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Influence, Persuasion and Negotiation

Published: Dec 06 , 2018
Author: Hunter Shannonhouse

“You’re fine the way you are!”

 

If I’ve taught you, you may have heard me say that. What I mean when I say this is that you don’t need to change your personality to be a good negotiator. You don’t need to be more aggressive, nor do you need to be more charismatic.

 

But that isn’t to say that you wouldn’t benefit from upskilling or building your confidence. However, making adjustments in these areas is a far-cry from feeling like you need a personality transplant to be a good negotiator. If you do feel like a personality change is in order, then perhaps you find it hard to be authentic, to use an already over-used word.

 

Yet it’s true. If you’re not being yourself, others can feel it. They may not know what it is that is making you, and therefore them, uncomfortable, but it’s there. More often than not they won’t react well to it and it is unlikely they will reveal their discomfort to you. But now you’re on the back foot and everything is harder from here.

 

What does this have to do with influence and persuasion?

 

At least two things.

 

It is far easier to influence people if they trust you. Conversely, if they are feeling like there is a hidden agenda, regardless of their overt awareness of it, they will find it harder to trust you fully.

 

Secondly, if you are trying to be something you are not, you are probably focused too much on yourself. If you have too much focus on yourself, you are significantly undermining your own efforts.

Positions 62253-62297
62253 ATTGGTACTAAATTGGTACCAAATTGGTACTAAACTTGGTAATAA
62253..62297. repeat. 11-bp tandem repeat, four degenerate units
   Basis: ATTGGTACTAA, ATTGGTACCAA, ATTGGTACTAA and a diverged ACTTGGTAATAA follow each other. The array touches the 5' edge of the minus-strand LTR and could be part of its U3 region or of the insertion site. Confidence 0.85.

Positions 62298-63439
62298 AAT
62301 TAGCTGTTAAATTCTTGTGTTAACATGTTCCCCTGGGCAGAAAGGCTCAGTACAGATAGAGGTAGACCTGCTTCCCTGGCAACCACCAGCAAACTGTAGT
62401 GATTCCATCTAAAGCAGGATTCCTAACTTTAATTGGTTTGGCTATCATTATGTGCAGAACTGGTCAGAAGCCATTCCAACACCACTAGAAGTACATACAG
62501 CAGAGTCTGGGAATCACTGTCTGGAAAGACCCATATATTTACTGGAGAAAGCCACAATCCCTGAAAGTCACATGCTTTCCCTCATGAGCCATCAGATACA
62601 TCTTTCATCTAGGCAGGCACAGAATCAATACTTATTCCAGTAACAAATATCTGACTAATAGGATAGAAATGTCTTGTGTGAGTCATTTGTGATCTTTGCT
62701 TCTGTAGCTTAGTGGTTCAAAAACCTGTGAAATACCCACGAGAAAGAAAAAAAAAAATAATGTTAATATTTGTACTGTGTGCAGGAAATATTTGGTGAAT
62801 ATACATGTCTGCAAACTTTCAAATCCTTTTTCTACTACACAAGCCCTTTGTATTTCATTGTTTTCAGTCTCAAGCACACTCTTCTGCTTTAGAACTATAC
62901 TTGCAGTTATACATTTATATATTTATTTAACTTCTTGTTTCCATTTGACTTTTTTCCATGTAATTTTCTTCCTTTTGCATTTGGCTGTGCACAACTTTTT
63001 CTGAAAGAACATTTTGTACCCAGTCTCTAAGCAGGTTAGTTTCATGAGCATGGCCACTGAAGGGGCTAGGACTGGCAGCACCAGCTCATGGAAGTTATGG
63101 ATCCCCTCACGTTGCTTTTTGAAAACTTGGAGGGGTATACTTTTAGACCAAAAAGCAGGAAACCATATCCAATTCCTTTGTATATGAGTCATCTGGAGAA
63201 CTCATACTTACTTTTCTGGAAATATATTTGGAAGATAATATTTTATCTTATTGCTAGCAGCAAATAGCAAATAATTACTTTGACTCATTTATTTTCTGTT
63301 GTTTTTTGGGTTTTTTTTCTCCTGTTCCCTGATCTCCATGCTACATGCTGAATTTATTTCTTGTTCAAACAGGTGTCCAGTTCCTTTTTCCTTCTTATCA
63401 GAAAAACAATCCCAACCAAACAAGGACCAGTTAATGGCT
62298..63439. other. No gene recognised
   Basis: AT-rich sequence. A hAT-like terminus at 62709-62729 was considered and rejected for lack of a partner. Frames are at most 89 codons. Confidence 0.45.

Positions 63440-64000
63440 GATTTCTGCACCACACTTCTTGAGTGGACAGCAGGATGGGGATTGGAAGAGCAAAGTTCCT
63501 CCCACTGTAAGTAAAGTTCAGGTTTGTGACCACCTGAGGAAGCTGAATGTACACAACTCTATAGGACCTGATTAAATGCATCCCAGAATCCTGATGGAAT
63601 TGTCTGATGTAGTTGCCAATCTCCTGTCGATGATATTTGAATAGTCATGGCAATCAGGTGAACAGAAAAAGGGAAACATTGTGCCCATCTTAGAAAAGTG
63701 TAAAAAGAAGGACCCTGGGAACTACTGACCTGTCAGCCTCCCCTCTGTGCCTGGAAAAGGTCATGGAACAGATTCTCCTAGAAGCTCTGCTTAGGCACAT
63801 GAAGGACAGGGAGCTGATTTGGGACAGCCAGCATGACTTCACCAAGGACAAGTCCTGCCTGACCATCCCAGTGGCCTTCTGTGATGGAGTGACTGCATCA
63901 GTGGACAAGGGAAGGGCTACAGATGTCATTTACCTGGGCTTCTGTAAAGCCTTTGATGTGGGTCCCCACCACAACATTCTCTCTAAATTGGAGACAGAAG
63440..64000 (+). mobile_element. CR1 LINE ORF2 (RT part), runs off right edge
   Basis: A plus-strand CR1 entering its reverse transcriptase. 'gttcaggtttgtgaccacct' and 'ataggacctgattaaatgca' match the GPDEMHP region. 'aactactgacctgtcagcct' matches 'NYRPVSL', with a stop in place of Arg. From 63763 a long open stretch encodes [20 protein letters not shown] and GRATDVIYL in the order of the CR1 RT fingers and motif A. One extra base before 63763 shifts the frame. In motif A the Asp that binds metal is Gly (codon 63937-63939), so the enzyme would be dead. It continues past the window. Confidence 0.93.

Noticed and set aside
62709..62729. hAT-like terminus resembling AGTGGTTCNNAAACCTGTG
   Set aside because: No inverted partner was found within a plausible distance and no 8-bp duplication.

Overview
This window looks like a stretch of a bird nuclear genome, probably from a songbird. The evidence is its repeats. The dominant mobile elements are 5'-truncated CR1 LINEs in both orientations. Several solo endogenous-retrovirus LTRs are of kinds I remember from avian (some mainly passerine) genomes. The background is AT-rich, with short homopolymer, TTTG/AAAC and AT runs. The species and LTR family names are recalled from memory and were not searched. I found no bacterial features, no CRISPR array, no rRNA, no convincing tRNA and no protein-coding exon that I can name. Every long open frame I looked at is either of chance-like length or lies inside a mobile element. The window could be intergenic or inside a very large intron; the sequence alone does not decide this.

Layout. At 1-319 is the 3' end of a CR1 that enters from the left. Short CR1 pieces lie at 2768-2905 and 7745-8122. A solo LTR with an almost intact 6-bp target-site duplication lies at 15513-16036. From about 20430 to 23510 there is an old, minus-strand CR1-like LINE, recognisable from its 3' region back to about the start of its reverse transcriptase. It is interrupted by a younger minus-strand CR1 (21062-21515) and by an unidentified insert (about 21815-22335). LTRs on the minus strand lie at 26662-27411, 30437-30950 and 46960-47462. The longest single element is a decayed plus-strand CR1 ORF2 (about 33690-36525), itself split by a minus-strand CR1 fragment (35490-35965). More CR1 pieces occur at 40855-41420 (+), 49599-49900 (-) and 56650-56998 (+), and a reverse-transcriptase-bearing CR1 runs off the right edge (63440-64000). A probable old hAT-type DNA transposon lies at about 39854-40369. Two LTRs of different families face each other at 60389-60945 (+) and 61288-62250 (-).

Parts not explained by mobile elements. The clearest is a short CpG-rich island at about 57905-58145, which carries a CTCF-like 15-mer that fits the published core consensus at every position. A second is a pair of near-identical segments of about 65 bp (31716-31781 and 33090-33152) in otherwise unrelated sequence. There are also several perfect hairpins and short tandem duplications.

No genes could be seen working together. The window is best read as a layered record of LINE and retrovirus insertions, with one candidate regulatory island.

Look at it this way. David Maister postulates that trust is the total of how much someone thinks you are reliable, open and credible divided by how much they think you are self-interested. If that is true and if self-focus can be interpreted as self-interest (perhaps incorrectly), it will be very easy for you to undo a lot of your rapport and trust-building.

 

What to do.

 

  1. Keep building on and refining your negotiating skills. That will give you more confidence. And with more confidence you will be less focused on yourself.
  2. If you notice that you are focused on your nerves, how you look, how you sound, how much you don’t know, how much smarter they are, etc, take your focus off yourself and put it on them. What are their goals and priorities? What do they want? How will they benefit personally from what you have to offer? Etc.
  3. Don’t assume they see the world the way you do. And don’t try to get them to see the world the way you do! That too will diminish trust. And, oddly, it is unhelpful if you are successful. If people see the world the same way, and value important variables the same, how do you trade effectively? It’s like trading a dollar for a dollar. No way to get a good deal or add value.

 

Remember that you are negotiating with people, not organisations. Build skill, prepare well and be more confident. But also, be yourself. You’re fine the way you are. The people on the other side will trust you more. Everything is easier after that.


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2018 Hunter 432

About the author:

Hunter Shannonhouse
As a consultant to senior business leaders in Australia and the United States for over 20 years, Hunter has extensive experience in coaching executives, managers and their teams through negotiations and significant change management processes, creating for clients additional revenue or savings in the $millions.

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Coaching your Negotiation Opponents

Anyone can negotiate effectively when they have a lot of power. Our mettle is truly tested when we have a difficult position to get over the line, such as needing an unreasonable discount when we don’t have the luxury of being able to simply throw our weight around. Maybe we don’t have a lot of power, or perhaps we do but we value the ongoing relationship more highly than the transaction.

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